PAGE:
dc.date.available2010-11-25T19:27:41Z-
dc.date.issued2006-04-13-
dc.identifier.citationBull. World Health Organ. 2006;84(4):320-6en
dc.identifier.issn0042-9686-
dc.identifier.pmid16628306-
dc.identifier.doi/S0042-96862006000400017-
dc.identifier.urihttp://hdl.handle.net/10144/116355-
dc.description.abstractOBJECTIVE: To describe the supervision, monitoring and evaluation strategies used to assess the delivery of antiretroviral therapy during nationwide scale-up of treatment in Malawi. METHODS: In the first quarter of 2005, the HIV Unit of the Ministry of Health and its partners (the Lighthouse Clinic; Médecins Sans Frontières-Belgium, Thyolo district; and WHO's Country Office) undertook structured supervision and monitoring of all public sector health facilities in Malawi delivering antiretroviral therapy. FINDINGS: Data monitoring showed that by the end of 2004, there were 13,183 patients (5274 (40%) male, 12 527 (95%) adults) who had ever started antiretroviral therapy. Of patients who had ever started, 82% (10 761/13,183) were alive and taking antiretrovirals; 8% (1026/13,183) were dead; 8% (1039/13,183) had been lost to follow up; <1% (106/13,183) had stopped treatment; and 2% (251/13,183) had transferred to another facility. Of those alive and on antiretrovirals, 98% (7098/7258) were ambulatory; 85% (6174/7258) were fit to work; 10% (456/4687) had significant side effects; and, based on pill counts, 96% (6824/7114) had taken their treatment correctly. Mistakes in the registration and monitoring of patients were identified and corrected. Drug stocks were checked, and one potential drug stock-out was averted. As a result of the supervisory visits, by the end of March 2005 recruitment of patients to facilities scheduled to start delivering antiretroviral therapy had increased. CONCLUSION: This report demonstrates the importance of early supervision for sites that are starting to deliver antiretroviral therapy, and it shows the value of combining data collection with supervision. Making regular supervisory and monitoring visits to delivery sites are essential for tracking the national scale-up of delivery of antiretrovirals.en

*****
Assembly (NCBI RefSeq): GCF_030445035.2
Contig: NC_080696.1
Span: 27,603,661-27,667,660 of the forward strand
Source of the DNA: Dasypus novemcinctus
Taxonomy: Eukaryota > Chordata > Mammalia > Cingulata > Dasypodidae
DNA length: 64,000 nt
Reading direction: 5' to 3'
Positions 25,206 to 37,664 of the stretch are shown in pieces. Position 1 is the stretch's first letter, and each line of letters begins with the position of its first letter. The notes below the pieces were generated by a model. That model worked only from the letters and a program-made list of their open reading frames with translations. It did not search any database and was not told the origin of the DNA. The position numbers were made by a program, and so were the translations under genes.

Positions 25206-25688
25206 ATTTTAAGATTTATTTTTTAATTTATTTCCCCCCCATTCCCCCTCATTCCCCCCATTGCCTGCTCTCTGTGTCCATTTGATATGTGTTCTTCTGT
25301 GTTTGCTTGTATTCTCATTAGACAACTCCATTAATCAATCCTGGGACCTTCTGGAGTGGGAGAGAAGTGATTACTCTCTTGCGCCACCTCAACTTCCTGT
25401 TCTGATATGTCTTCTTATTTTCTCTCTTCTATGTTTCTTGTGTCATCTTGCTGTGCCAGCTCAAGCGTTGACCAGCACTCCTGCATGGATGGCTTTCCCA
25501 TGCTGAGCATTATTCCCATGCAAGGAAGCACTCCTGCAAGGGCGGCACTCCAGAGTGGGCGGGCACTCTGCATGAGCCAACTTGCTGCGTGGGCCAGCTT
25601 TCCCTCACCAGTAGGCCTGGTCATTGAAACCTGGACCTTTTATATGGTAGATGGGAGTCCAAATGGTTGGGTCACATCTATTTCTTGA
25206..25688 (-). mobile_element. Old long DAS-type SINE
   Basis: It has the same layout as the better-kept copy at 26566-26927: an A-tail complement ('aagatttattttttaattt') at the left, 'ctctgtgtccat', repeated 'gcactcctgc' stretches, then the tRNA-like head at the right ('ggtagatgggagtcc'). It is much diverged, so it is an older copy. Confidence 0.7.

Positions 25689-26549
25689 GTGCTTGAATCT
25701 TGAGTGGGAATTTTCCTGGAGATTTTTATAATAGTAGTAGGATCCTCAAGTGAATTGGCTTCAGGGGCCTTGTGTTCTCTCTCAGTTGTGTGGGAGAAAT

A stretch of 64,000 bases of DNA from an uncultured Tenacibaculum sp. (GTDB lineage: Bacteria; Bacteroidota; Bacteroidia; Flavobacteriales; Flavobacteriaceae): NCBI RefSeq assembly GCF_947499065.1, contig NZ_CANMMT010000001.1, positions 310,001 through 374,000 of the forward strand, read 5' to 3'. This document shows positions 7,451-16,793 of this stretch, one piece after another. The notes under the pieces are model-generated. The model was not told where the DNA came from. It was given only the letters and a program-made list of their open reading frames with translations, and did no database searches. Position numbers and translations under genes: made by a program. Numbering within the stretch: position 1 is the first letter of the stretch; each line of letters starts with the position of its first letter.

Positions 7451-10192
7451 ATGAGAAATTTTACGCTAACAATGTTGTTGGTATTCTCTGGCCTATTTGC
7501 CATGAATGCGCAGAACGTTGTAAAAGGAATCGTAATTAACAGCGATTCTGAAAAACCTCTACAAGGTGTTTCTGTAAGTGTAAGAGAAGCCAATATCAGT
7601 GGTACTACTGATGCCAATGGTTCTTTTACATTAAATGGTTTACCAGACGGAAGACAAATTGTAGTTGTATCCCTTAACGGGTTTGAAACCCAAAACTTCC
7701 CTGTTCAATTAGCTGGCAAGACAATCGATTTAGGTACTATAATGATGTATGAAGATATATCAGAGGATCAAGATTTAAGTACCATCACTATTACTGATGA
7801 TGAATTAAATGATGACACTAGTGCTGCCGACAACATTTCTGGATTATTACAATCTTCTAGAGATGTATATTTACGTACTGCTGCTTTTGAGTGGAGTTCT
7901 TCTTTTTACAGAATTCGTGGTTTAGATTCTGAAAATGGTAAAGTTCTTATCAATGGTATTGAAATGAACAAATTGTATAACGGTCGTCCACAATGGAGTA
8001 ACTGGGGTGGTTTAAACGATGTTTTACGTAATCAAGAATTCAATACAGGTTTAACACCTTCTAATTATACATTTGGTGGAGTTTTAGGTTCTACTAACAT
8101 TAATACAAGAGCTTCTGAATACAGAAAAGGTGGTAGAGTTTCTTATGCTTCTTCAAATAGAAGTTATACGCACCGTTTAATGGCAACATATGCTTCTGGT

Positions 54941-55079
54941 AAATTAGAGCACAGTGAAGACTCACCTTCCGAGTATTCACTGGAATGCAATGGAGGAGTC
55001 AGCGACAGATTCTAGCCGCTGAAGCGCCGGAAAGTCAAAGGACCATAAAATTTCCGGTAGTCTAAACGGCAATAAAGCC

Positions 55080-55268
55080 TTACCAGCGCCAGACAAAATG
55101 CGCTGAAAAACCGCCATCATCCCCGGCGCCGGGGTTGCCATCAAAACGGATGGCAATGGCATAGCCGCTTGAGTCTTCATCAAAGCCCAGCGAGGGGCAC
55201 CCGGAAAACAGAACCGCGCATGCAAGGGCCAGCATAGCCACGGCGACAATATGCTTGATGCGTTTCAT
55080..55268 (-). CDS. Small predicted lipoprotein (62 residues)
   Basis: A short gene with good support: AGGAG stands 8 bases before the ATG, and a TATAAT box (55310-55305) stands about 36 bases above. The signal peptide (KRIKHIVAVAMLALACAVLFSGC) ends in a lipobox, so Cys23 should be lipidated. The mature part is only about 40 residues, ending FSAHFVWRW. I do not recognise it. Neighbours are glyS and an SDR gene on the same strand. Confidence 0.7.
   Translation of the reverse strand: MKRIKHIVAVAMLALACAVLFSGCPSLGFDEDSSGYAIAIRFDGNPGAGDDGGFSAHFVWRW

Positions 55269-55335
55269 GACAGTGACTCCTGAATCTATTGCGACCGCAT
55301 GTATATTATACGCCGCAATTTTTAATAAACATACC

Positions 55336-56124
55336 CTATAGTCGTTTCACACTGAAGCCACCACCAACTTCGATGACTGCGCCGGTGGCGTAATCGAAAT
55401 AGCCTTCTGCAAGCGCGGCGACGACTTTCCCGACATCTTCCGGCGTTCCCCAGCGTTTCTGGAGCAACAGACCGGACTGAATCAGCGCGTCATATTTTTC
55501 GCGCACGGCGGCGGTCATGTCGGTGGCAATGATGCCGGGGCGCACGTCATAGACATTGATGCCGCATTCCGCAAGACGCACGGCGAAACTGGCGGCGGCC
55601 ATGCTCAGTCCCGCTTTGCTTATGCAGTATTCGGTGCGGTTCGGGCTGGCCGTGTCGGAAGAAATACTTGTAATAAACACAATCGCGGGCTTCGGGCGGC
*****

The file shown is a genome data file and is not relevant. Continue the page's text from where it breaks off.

dc.language.isoenen
dc.relation.urlhttp://www.scielosp.org/scielo.php?script=sci_arttext&pid=S0042-96862006000400017&lng=en&nrm=iso&tlng=enen
dc.rightsArchived with thanks to Bulletin of the World Health Organizationen
dc.subject.meshAcquired Immunodeficiency Syndromeen
dc.subject.meshAdolescenten
dc.subject.meshAdulten
dc.subject.meshAnti-HIV Agentsen
dc.subject.meshChilden
dc.subject.meshFemaleen
dc.subject.meshHumansen
dc.subject.meshMalawien
dc.subject.meshMaleen
dc.subject.meshMulticenter Studies as Topicen
dc.subject.meshNational Health Programsen
dc.subject.meshTreatment Outcomeen
dc.titleSupervision, monitoring and evaluation of nationwide scale-up of antiretroviral therapy in Malawien
dc.typeArticleen
dc.contributor.departmentClinical HIV Unit, Ministry of Health, Lilongwe, Malawi; The Lighthouse Clinic, Lilongwe, Malawi; Médecins Sans Frontières–Belgium, Malawi Office, Blantyre, Malawi; World Health Organization Country Office, Lilongwe, Malawi; HIV Coordinator, Ministry of Health, Lilongwe, Malawien
dc.identifier.journalBulletin of the World Health Organizationen